A Python assignment trap
Python has no assignment, it only has reference. Assume, we have following code snippet:
>>> values = [0, 1, 2] >>> values = values >>> values [0, [...], 2]
Why the result is not [0, [0, 1, 2], 2], instead it goes into an infinite loop? To understand this, we need to understand some basics about Python.
Python has no variables, it only has labels. When we run:
values = [0, 1, 2]
Python will first create a list object [0,1,2], then it labels it as values. If we later run:
values = [3, 4, 5]
Python will then create a new list object [3,4,5] and it will tear off the values label from [1,2,3] and label [3,4,5] as values.
In this process, there is no a values list object container, Python doesn't copy any object to values as well.
values = values
The second element in the list labeled with values will point to the list object itself referenced by values. The values label will still point to the list object, the only change is the structure of the list object content. It changes from [0,1,2] to [0,?,2], the ? is a reference pointing to the list object.
To get the expected result [0, [0, 1, 2], 2], we need to create another copy of the [0,1,2] object, then we point values to the newly created object. The method to copy an object is different for different object types. To copy a list, we can use:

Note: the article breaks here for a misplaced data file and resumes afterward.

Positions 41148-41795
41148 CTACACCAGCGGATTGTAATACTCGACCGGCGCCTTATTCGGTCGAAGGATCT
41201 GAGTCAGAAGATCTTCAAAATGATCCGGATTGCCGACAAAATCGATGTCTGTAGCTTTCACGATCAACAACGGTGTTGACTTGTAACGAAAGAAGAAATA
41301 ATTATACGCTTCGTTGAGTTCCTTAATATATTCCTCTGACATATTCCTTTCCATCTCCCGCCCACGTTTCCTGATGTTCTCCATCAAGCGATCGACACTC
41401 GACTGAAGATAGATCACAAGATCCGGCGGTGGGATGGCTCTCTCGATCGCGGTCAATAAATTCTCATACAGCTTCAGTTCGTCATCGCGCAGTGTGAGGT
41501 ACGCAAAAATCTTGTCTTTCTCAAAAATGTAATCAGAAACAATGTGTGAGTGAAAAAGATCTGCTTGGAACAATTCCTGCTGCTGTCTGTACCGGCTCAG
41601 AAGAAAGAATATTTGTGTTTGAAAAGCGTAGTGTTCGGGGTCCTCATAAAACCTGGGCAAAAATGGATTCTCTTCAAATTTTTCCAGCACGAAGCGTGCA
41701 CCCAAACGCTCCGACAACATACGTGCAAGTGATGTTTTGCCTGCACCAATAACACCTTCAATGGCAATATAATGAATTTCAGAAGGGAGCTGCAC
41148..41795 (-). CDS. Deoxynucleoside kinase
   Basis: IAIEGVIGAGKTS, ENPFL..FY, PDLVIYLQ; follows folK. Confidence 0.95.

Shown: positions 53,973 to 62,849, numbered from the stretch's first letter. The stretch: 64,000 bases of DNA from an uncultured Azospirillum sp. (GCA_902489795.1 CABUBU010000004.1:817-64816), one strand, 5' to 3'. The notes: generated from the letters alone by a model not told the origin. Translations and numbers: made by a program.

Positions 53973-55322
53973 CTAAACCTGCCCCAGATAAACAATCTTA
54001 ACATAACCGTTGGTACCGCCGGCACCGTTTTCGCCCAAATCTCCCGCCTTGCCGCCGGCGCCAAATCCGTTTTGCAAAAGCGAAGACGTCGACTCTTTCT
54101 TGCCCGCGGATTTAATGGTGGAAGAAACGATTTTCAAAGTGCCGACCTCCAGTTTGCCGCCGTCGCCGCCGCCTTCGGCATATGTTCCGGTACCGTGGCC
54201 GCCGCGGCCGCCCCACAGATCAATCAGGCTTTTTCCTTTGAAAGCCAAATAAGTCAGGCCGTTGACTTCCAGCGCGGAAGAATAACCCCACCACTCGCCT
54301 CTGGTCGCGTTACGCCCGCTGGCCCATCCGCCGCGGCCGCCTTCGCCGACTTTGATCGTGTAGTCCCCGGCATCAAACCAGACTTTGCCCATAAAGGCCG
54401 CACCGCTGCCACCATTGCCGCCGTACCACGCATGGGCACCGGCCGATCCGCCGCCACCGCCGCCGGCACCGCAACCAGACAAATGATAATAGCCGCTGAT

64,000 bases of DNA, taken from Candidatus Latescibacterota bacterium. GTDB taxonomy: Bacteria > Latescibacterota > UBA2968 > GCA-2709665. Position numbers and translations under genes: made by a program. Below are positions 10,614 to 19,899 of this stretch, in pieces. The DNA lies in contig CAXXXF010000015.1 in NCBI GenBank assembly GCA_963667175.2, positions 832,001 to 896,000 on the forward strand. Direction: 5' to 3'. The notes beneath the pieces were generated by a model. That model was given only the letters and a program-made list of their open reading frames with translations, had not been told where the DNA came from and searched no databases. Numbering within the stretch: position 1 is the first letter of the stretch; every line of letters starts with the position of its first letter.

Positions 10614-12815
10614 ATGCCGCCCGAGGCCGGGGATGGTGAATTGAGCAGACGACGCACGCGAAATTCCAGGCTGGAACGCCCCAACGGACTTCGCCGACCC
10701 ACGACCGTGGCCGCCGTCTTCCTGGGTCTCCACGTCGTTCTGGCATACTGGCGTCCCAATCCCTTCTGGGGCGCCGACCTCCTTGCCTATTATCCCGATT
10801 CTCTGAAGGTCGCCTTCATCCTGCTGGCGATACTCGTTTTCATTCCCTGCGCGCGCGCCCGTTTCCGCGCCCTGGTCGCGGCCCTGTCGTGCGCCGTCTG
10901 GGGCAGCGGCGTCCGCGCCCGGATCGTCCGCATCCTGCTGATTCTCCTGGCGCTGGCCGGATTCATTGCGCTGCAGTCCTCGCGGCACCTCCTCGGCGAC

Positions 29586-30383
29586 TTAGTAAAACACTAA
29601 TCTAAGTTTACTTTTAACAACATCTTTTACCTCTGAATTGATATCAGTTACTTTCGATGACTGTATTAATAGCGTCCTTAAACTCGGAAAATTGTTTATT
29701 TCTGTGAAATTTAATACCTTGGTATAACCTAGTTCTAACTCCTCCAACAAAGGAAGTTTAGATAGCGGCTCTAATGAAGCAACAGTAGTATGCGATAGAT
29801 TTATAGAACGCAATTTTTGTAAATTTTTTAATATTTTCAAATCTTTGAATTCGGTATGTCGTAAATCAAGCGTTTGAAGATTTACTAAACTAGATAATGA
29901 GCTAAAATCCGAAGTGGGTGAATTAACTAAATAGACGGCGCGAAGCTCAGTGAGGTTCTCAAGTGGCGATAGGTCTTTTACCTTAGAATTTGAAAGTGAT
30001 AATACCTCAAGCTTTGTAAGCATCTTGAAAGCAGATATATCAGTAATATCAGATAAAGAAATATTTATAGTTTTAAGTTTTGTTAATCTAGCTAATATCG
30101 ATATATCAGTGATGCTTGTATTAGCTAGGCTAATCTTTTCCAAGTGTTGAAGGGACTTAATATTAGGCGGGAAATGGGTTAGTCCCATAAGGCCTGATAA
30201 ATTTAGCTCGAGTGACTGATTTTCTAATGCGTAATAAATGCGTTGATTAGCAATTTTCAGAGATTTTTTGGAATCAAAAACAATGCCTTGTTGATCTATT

values = values[:]
Python will first dereference the object referenced by values, then it will run [0,1,2][:] to create a new list object with the same contents. Then the second element in values will point to the newly created list object.
To give you more details, values[:] only does shallow copy, when there is nesting in the list, the result will not be as expected.
a = [0, [1, 2], 3] b = a[:] a = 8 a = 9
What will be values of a and b? a will be [8, [1, 9], 3] and b will be [0, [1, 9], 3]. The element in b is also changed.
To do a deep copy, we need to run:
import copy a = [0, [1, 2], 3] b = copy.deepcopy(a) a = 8 a = 9